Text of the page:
ACKNOWLEDGEMENTS

We thank the Croatian Ministry of Science and the International Association for Bear Research and Management (John Sheldon Bevins Memorial Grant) for financial support. Numerous game wardens contributed their data on observations of females with cubs.


LITERATURE CITED
Bertović, S., and J. Martinović. 1981. Bioekološke značajke. Pages 2743 in I. Tomac, editor. Gorski kotar. Fond knjige "Gorski kotar", Delnice, Croatia. (In Croatian.)

Derocher, A.E. and M. K. Taylor. 1994. Density-dependent population regulation of polar bears. Pages 2530 in M. Taylor, editor. Density-dependent population regulation in black, brown and polar bears. International Conference on Bear Research and Management Monography Series 3.

Frković, A., R.L. Ruff, L. Cicnjak, and D. Huber. 1987. Brown bear mortality in Gorski kotar, Yugoslavia. International Conference on Bear Research and Management 7:8792.

Garshelis, D.L. 1994. Density-dependent population regulation of black bears. Pages 314 in M. Taylor, editor. Density-dependent population regulation in black, brown and polar bears. International Conference on Bear Research and Management Monography. Series 3.

Glenn, L.P., J.W. Lentfer, J.B. Faro, and L.H. Miller. 1976. Reproductive biology of female brown bears (Ursus arctos), McNeil River, Alaska. International Conference on Bear Research and Management 3:381390.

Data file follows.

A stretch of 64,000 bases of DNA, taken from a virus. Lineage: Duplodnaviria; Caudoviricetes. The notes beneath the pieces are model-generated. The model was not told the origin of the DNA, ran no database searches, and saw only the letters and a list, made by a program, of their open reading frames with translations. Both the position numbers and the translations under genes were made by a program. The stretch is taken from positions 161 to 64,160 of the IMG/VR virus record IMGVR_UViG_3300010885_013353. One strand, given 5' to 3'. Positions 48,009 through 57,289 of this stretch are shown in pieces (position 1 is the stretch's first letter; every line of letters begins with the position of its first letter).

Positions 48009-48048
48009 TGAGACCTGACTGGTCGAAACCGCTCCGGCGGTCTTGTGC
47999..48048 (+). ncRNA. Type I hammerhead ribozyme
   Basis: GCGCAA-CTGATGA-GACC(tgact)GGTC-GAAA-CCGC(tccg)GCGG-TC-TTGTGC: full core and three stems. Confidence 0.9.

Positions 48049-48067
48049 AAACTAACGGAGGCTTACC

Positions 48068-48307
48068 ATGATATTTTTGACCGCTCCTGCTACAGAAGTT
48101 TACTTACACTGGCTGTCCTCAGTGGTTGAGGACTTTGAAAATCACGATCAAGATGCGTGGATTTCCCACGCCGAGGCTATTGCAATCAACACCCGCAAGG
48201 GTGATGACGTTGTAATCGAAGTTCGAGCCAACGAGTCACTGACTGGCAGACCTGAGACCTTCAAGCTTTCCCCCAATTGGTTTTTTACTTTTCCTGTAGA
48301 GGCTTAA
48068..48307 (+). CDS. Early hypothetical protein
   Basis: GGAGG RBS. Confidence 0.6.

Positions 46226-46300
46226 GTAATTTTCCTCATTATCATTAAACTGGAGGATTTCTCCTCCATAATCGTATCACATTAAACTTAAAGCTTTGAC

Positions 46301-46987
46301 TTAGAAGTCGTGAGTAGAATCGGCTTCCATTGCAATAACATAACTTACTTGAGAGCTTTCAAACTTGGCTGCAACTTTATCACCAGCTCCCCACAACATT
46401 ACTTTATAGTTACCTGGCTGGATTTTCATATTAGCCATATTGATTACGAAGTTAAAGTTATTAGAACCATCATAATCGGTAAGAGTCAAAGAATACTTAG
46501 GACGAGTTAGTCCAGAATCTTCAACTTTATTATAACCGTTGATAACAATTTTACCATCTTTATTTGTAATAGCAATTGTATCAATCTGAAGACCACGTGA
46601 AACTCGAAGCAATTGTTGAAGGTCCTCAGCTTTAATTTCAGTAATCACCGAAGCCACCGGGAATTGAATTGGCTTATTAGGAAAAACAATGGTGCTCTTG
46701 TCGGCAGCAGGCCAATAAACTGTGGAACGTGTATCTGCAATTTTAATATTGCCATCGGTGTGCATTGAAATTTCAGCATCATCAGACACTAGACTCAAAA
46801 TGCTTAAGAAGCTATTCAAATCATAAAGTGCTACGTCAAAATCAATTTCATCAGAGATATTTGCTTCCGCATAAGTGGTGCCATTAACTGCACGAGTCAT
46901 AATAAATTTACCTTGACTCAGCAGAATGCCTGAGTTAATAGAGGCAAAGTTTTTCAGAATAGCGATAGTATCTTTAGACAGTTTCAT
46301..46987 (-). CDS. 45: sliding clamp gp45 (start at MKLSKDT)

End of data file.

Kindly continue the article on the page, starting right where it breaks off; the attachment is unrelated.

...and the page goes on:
Huber, D. and A. Frković. 1993. Brown bear management in Croatia. International Union of Game Biologist Congress 21:287292.

Huber, D. and H. U. Roth. 1993. Movements of European brown bears in Croatia. Acta Theriologica 38:151159.

Makjanić, B. 1971/72. O klimi užeg područja Plitvičkih jezera. Geografski glasnik, 33-34:5-24. (In Croatian.)

McLellan, B. 1994. Density-dependent population regulation of brown bears. Pages 15-24 in M. Taylor, editor. Density-dependent population regulation in black, brown and polar bears. International Conference on Bear Research and Management Monography. Series 3.

Palomero, G., A. fernandez, and J. Naves. 1997. Reproductive rates of brown bears in the Cantabrian mountains, Spain. International Conference on Bear Research and Management 9(2):129-132.

Stanković, J., B. Kulić, A. Frković, J. Trohar, A. Fučak, and V. Kostijal. 1999. Vodič kroz lovišta. Primorsko-goranska županija. Rijeka, Croatia (In Croatian.)

Stoneberg, R.P., and C.J. Jonkel. 1966. Age determination of black bears by cementum layers. Journal of Wildlife Management 30:411-414.

Swenson, J.E., R. Franzen, P. Segerström, and F. Sandegren. 1998. On the age of self-sufficiency in Scandinavian brown bears. Acta Theriologica 43:213-218.

Swenson, J.E., F. Sandegren, A. Södeberg, A. Bjärvall, R. Franzen and P. Wabakken. 1997. Infanticide caused by hunting of male bears. Nature 386:450-451.



Wielgus, R.B., F.L. Bunnell, W.L. Wakkinen, and P.E. Zager. 1994. Population dynamics of Selkirk Mountain grizzly bears. Journal of Wildlife Management 58:266-272.
Table 1. Distribution of brown bear litter sizes in Croatia, 1956-96.





Litter size




Class

Season

1

2

3

4

No. litters

No. cubs

Mean litter size

COY

spring

3

15

8

1

27

61

2.26

fall

1

15

10

3

29

73

2.52

total

4

30

18

4

56

134

2.39

Yearling

spring

8

25

5

0

38

73

1.92

fall

3

6

2

1

12

25

2.08

total

11

31

7

1

50

98

1.96

Totals
















106

232